Also: Apply to combat misinformation 

Are you a journalist, academic, engineer, librarian, lawyer, researcher, or anyone else with an innovative idea to fight misinformation? The Democracy Fund, which supports CJR's United States Project, has teamed up with the Knight and Rita Allen Foundations to launch a "joint fund to support creative ideas to address the question: how might we improve the flow of accurate information." They expect to award up to $1 million in grants with an average of $50,000. "Good ideas can come from anywhere so we’ll be reaching out to communities and local newsrooms all across the country—in both rural and urban areas, through red states and blue states, on the coasts and from the middle of the country," writes the Democracy Fund's Tom Glaisyer. The deadline to apply is April 3. Here's more on the project. 

Two local TV reporters in Colorado won this year's Walter Cronkite awards

Give a hand to Brandon Rittiman at KUSA 9News, the NBC affiliate in Denver, for winning a 2017 Walter Cronkite Award for Excellence in Television Political Journalism for local fact-checking. 

From SatPRnews:
The jury said KUSA has set a "high standard for fact-checking on a local TV station." The research, writing and presentation serve as a model for how to help viewers cut through the political spin. Political reporter Brandon Rittiman's reports are "clear, concise, well-documented and well-delivered," the jury said.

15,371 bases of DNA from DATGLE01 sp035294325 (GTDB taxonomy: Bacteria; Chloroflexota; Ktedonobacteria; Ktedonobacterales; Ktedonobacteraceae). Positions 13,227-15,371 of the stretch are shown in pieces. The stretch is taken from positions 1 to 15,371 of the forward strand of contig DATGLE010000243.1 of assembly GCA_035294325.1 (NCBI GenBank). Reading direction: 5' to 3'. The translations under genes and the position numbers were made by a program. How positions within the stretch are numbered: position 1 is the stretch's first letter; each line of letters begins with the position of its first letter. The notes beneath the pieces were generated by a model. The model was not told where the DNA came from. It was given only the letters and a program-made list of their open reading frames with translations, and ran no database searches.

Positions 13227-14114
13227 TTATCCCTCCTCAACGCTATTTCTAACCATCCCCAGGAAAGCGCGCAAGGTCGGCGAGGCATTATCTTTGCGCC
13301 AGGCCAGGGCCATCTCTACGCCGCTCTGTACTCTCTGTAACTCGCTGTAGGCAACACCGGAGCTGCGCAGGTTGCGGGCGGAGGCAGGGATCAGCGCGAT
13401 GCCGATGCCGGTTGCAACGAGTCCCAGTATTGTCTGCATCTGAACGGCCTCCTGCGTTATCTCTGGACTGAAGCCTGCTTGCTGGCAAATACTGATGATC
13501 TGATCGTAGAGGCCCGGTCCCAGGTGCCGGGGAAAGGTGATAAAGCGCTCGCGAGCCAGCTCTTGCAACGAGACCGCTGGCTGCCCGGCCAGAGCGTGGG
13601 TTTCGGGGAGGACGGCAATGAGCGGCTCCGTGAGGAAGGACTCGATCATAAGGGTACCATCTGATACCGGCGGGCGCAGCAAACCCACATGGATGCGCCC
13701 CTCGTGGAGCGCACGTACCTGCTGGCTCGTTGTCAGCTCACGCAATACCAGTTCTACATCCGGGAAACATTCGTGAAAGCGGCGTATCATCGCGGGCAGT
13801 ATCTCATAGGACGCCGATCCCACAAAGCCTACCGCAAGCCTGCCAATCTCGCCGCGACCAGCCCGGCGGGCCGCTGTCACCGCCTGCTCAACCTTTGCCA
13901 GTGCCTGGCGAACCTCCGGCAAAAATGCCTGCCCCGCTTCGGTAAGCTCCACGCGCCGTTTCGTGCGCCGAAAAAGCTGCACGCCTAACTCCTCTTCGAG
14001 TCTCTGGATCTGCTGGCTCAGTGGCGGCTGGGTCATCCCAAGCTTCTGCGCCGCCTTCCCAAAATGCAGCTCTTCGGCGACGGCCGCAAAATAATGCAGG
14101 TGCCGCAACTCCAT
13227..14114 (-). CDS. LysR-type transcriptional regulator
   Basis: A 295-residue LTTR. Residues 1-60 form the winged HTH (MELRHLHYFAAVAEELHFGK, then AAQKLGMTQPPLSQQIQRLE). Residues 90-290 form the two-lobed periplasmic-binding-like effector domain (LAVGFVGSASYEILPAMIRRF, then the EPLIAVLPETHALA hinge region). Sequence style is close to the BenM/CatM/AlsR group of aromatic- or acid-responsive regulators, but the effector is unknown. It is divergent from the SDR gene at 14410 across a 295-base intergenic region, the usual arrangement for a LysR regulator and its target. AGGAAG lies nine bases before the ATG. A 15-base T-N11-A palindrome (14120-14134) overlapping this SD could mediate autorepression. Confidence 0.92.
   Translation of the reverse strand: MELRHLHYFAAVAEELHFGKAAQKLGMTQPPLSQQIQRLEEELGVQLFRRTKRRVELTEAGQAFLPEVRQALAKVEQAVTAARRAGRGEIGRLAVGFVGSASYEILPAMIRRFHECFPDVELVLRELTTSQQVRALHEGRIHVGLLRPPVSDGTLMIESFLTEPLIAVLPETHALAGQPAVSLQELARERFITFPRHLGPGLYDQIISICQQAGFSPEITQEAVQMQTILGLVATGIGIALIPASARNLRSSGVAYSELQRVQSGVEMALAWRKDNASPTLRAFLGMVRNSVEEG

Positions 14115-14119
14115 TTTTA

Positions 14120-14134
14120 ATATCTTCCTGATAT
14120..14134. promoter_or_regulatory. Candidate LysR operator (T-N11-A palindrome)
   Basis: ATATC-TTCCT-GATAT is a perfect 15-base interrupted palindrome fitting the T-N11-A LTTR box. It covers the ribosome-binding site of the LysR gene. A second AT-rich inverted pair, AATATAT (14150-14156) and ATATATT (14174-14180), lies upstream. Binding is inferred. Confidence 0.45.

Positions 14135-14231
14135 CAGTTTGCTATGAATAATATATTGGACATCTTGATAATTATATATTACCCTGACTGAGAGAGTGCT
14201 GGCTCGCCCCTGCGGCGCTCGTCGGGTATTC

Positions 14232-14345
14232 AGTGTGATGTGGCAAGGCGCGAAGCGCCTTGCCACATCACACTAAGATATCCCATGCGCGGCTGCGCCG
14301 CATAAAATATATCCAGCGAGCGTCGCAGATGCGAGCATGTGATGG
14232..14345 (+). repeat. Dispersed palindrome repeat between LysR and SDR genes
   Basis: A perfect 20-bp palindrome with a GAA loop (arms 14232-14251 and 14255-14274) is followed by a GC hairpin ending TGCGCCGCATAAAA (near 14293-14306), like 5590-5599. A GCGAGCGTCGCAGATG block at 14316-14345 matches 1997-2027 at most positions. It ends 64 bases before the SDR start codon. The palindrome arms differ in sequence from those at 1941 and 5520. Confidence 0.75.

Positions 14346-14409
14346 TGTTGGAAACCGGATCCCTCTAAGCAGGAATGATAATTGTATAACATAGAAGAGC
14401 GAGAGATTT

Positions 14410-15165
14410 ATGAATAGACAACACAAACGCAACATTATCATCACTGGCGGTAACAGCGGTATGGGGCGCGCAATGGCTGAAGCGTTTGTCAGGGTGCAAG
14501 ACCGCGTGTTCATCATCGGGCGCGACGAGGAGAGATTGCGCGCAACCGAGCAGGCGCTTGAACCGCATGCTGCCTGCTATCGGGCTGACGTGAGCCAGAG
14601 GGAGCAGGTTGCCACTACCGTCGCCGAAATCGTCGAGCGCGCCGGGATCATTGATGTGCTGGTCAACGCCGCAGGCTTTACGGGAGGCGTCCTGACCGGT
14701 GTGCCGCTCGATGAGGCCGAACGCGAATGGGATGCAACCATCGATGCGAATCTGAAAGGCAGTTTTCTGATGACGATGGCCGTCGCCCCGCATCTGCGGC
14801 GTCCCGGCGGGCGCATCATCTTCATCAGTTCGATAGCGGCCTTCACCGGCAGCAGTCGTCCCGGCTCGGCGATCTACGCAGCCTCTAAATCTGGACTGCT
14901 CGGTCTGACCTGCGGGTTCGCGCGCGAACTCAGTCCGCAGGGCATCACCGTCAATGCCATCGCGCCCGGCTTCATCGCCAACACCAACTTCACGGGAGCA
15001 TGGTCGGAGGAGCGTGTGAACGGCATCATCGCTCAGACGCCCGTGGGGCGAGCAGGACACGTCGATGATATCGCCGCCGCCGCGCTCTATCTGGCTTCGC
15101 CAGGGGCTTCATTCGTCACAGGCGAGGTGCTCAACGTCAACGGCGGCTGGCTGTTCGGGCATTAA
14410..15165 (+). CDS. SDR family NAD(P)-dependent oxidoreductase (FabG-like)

Rittiman also won his second Cronkite award for his steady efforts to "give voice to and be an advocate for real people," which is at the core of "what investigative and political journalism is all about," the site reported. "The jury praised his reporting on local judicial elections, an issue not usually covered on local broadcast news, which 'set the bar extremely high' for political coverage."

Meanwhile, Marshall Zelinger at KMGH-TV, the ABC affiliate in Denver, got a special commendation for local investigative journalism. SatPRnews writes how he broke "the story of a signature forgery scandal that rocked a U.S. Senate race. His dogged research tracking down voters whose signatures were forged, as well as finding the forgery suspect, triggered an official investigation and eventual policy change. Zelinger, now at KUSA, showed 'the impact that journalism can have on politics.'"

Now for some news on the local media front from CJR's United States Project

My colleague Jackie Spinner wrote about how the Indy Star navigated a public records minefield to break its Pence email story. Danny Funt reported how what happens in Vegas, Norm Clarke knows​. Pete Vernon wrote about how now even high school journalists are getting smeared with ‘fake news’ claims. I pitched in on a piece with Dan Eldridge about the Denverite merger and I also wrote about what happened after a mayor in Washington State tried to bill a newspaper $64 for talking to the city's attorney. (I know, right?)

I'm Corey Hutchins, the Colorado-based correspondent for Columbia Journalism Review's United States Project, a journalist for The Colorado Independent, and a visiting lecturer on politics, ethics, and journalism at Colorado CollegeFollow me on Twitter, reply or subscribe to this weekly newsletter here, or e-mail me at CoreyHutchins [at] gmail [dot] com.